Does teamwork trump technology?

By Craig Sharpe – Marketing Manager at Darlingtons Solicitors in London.

In an ever more competitive marketplace for professional services, lawyers, accountants and other professionals are looking for that competitive edge to differentiate.

The most obvious and current place to start in this quest seems to be technology – but is it the right place?

Few people would disagree that technology has impacted and revolutionised our world and that for sectors that appear old fashioned and slow to adopt, embracing the latest technology looks good to clients and prospective clients.

In my sector, law, some of the biggest law firms are spending big on investing in tech – here’s a few examples.

https://www.thomsonreuters.com/en/press-releases/2017/june/investment-in-uk-lawtech-start-ups-tops-gbp16m.html

https://abovethelaw.com/2017/11/investment-in-legal-tech-is-slowing-while-legal-tech-is-booming/

One of the most topical and “buzzy” areas at the moment is Artificial Intelligence (AI) – there’s talk of robot lawyers or accountants in the near future. Some might argue that there are plenty of people in these professions who behave like robots anyway!

Whilst there is no doubt that some processes and perhaps even contracts or accounts could be prepared with very little oversight from a human, surely robots cannot replace the advisory aspect? In many cases, it’s the trust and reassurance and the value of experience that clients are paying for plus the human empathy, which a robot can surely never replace or replicate.

There are lots of angles to being ahead of the game technologically. If you are a multinational magic circle law firm, it’s a good bet that some of your clients will include big tech companies, so you also need to be seen as at the vanguard, legally speaking. Allen & Overy have been pretty smart in this regard, launching their own tech hub, partnering up with movers and shakers in the tech sector.

Aside from attracting start ups and other tech businesses that could become the next Microsoft or google, this is smart business thinking – it’s very good marketing and PR, which are becoming increasingly important areas as professional services firms are forced to shift from marketing based on pure professional competence to a more brand focused approach.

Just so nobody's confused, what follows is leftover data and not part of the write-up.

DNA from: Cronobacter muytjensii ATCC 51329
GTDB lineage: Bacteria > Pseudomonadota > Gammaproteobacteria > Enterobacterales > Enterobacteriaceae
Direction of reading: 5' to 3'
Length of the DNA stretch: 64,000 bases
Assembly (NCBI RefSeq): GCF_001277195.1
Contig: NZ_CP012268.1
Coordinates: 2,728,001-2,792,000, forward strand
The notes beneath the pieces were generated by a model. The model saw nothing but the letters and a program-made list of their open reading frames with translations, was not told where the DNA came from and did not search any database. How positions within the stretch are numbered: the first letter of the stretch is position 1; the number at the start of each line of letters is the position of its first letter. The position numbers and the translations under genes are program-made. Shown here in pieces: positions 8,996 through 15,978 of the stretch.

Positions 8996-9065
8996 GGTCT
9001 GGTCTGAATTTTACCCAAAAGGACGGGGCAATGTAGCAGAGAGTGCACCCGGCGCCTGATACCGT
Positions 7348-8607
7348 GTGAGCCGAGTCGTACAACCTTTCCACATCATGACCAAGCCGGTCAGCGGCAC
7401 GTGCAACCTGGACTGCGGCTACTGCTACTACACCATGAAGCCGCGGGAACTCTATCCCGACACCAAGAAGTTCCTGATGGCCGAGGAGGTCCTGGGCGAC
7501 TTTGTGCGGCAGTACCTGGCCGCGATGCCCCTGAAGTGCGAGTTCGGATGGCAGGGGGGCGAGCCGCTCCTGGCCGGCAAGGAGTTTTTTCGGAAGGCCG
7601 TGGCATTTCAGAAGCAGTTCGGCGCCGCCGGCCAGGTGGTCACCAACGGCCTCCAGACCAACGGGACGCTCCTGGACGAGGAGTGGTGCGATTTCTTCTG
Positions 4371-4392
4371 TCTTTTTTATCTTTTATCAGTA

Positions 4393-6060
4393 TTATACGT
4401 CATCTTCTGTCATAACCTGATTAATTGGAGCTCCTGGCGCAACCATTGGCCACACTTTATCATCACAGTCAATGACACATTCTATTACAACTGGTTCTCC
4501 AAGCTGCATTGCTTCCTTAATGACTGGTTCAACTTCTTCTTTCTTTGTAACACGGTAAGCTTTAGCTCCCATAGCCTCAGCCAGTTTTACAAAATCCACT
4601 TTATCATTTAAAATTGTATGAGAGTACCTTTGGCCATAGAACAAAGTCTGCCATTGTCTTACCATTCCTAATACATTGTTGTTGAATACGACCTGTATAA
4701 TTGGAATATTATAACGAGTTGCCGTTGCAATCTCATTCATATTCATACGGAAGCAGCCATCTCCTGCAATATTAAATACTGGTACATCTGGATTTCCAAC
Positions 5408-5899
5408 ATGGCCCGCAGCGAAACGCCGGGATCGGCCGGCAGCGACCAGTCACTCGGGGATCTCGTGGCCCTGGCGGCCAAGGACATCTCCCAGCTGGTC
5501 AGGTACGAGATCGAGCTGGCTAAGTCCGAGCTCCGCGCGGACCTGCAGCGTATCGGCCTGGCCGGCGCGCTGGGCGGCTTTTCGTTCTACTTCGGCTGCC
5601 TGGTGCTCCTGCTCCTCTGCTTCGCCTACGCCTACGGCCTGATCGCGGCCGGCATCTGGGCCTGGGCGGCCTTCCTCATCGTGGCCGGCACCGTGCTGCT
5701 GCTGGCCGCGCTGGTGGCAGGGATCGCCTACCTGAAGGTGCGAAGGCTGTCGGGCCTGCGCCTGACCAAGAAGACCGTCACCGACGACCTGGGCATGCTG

Teamwork the sweet spot for smaller firms?

However, smaller professional services firms, which make up the majority of the market, don’t have the money to invest in technology in the same way.

For small to medium size firms, like my firm Darlingtons, it’s expected, and rightly so, by clients that they will keep up to speed with technology so as to streamline advice and services. Good systems and use of them are taken as a given by any savvy client. In professional services that includes good security and compliance systems but extends much further.

In terms of surviving and thriving, for the small and medium size firm, technology may not be the deciding factor, it may be something far more basic – teamwork.

It is a common feature of law firms and accountants that there is a silo approach. Partners and other senior fee earners in such organisations are often highly reticent to share clients and contacts with colleagues, instead seeking to ringfence their own clients so as to ensure they have the magical “following” if they opt to or need to move firms in the future.

I’m guessing that if you asked most other business types not in the professional services market whether they could afford to have staff members adopt the above approach they’d laugh at you because team work is surely an essential ingredient, among many others of business success.

So, in answer to the question posed in this blog, technology as a differentiator is probably more important for the biggest professional services firms. When it comes to the small and medium size businesses, teamwork may well trump the importance of technology.

Agree or disagree?

 

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